6 - Humanism, Arts and Learning in Henry VII's Reign

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  • Humanism, Arts and Learning
    • Humanism and Humanists
      • Humanism - founded on the rediscovery of Latin and Greek texts. Intellectual trend.
      • Early influential Humanists were William Grocyn + Thomas Linacre
        • John Colet (1467 - 1519) was very influential.
      • Erasmus first visited England in 1499 (Dutch scholar) + his friendship with Thomas More would boost humanist ideas in Henry VIII's reign
      • During Henry VII's reign humanism + the Renaissance had little influence on England
    • Developments in education
      • 'Song schools' + 'reading schools' provided education for the very young
        • Secondary education consisted of grammar schools most of the time
      • 53 new grammar schools were built between 1460 and 1509
        • However access to education depended on where you lived + how wealthy you were
        • Central to the garmmar schoool curriculum was latin
          • The 1480s saw the beginning of a humanistics approach to learning
            • The teaching of English remained a by product of Latin
      • University education remained solely with Oxford and Cambridge
        • Oxford had expanded in the first half of the 15th century with new colleges
          • Cambridge expanded during Henry VII's reign with new colleges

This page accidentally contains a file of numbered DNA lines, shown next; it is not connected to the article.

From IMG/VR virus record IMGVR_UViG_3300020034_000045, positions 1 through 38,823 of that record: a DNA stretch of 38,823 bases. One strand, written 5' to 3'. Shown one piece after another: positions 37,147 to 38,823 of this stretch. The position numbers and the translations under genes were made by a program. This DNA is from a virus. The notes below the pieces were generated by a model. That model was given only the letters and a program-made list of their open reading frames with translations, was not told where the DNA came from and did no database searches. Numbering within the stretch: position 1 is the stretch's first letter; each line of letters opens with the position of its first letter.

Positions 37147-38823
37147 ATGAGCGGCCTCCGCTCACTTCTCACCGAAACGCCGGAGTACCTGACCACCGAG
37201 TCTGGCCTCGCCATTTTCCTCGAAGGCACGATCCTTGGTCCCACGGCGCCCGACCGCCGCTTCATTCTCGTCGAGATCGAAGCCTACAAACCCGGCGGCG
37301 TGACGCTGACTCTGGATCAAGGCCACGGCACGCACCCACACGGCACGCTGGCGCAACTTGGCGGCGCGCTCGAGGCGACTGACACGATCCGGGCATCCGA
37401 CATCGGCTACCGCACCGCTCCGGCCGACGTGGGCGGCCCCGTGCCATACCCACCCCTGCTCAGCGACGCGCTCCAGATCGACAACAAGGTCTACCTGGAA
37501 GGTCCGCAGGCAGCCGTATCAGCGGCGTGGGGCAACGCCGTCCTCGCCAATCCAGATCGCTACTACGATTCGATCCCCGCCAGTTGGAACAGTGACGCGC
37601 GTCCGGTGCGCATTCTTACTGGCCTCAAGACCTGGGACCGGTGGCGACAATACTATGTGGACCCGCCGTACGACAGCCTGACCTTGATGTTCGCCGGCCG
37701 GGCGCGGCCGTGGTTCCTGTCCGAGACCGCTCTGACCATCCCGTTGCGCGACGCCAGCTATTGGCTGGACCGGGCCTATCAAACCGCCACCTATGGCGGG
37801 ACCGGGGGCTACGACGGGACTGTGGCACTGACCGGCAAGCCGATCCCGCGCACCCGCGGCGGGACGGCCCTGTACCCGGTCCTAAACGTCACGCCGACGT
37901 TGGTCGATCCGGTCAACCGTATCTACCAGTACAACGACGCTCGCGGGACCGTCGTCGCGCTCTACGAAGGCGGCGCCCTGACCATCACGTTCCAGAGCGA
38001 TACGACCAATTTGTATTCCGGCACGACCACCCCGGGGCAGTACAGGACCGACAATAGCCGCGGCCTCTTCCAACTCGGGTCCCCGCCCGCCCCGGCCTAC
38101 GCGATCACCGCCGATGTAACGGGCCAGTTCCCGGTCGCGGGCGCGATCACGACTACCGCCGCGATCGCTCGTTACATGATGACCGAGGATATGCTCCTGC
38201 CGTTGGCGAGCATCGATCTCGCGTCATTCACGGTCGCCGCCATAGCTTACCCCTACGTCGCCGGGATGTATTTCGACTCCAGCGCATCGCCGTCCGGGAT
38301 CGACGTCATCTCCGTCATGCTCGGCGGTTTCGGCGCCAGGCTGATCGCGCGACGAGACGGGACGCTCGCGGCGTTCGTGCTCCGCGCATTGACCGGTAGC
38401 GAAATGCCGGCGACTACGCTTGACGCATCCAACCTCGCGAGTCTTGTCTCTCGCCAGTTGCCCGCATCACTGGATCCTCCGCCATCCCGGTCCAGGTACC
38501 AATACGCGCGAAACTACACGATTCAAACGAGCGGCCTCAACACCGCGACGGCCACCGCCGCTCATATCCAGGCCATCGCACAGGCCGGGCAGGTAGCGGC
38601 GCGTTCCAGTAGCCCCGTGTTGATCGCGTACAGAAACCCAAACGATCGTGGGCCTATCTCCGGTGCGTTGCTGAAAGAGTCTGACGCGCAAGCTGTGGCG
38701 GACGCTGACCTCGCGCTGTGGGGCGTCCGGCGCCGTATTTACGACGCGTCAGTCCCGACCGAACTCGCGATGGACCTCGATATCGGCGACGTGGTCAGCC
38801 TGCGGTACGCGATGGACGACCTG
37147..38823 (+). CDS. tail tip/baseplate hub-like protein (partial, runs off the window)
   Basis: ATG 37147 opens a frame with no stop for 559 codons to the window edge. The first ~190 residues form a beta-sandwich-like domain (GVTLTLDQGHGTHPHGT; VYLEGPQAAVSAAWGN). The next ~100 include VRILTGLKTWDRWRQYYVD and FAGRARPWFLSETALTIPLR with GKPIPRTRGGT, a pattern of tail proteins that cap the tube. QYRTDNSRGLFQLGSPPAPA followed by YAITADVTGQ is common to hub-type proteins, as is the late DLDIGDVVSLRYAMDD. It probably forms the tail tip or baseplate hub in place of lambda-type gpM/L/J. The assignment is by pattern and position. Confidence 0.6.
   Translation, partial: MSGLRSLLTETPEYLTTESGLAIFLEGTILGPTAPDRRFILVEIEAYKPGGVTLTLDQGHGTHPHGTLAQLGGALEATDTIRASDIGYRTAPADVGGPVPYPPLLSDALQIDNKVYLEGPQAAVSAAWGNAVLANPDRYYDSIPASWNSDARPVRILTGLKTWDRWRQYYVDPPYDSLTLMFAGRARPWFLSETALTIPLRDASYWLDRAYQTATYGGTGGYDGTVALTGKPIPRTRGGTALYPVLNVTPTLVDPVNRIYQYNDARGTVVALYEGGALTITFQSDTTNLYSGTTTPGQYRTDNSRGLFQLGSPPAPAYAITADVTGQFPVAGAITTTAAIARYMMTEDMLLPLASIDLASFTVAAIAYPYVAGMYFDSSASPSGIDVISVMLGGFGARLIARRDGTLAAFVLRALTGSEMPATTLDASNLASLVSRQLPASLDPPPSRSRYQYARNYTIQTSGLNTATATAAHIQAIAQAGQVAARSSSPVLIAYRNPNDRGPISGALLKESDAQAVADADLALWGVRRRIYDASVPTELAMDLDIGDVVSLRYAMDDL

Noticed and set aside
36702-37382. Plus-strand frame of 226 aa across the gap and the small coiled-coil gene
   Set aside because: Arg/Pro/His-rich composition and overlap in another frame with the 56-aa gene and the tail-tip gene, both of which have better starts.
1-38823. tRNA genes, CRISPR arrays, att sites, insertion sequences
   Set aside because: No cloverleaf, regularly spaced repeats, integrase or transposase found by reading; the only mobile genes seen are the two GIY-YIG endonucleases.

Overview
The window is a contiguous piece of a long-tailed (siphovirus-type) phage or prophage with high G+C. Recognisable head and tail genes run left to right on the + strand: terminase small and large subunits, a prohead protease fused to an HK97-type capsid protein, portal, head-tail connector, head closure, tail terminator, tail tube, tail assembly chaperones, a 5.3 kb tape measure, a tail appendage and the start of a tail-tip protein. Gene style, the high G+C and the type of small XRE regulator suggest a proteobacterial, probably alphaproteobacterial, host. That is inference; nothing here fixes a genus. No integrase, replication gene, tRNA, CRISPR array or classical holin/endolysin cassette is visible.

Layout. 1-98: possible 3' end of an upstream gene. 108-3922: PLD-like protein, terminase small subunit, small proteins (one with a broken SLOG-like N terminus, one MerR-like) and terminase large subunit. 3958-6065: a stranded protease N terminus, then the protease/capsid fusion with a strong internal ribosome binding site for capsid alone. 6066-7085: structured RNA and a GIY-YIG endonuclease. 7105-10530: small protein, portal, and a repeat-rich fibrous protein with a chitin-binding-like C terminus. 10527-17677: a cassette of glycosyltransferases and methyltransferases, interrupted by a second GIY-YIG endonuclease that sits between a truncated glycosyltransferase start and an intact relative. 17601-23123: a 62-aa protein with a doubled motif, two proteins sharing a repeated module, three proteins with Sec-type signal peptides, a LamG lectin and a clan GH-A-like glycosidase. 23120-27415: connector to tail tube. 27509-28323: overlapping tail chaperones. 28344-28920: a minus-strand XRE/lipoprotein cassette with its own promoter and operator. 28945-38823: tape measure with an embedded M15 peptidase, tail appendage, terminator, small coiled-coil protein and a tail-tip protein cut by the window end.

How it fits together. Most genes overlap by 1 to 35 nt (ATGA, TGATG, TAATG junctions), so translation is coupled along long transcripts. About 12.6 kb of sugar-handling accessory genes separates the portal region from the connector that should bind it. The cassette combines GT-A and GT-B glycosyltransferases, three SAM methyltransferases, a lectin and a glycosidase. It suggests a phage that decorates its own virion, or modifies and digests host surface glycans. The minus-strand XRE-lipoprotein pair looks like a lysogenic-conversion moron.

• Drama
      • Plays were sometimes presnted at Church ale festivals
      • Troupes of players sometimes entertained the nobility + toured the country
      • Mystery plays at the feast of Corpus Christi by guilds of towns like York were famous
        • Performances were important festive occasions - portrayed religious and moral messages
    • Music
      • Local bagpipe + wind groups entertained people on saints days
        • Sometimes accompanied by bawdy driinking songs
      • Great choral pieces sung in cathedrals
        • This underwent a change in the renaissance - more melodic + complex
        • The Eton choirbook shows these pieces
          • Composers of this had links to the King
            • Thomas Browne was of the house of Earl of Oxford
              • Also created secular songs for entertainment
            • Robert Fayrfax benefited from the patronage of Lardy Margaret Beaufort + the King
              • Also created secular songs for entertainment
      • Music was performed at court or in the homes of the wealthy
      • Carls at Christmas were also poopular
    • Art and Architecture
      • Massive amount of re/building parishes
      • Many places were built in a Gothic perpendicular style (emphasis on vertical lines + pointed raches, large windows)
        • In 1502 Henry VII approved this style for Lady Chapel at Westminster Abbey
      • English culture followed gothic styles of northwestern Europe
      • 1475 William Caxton's printing press printed traditional medieval works
        • Works printed by Caxton became more unfashionable with the emergence of 'humanist literature'
      • By Henry's death humanist influences had reached England
        • Thomas More + John Colet became more fashionable


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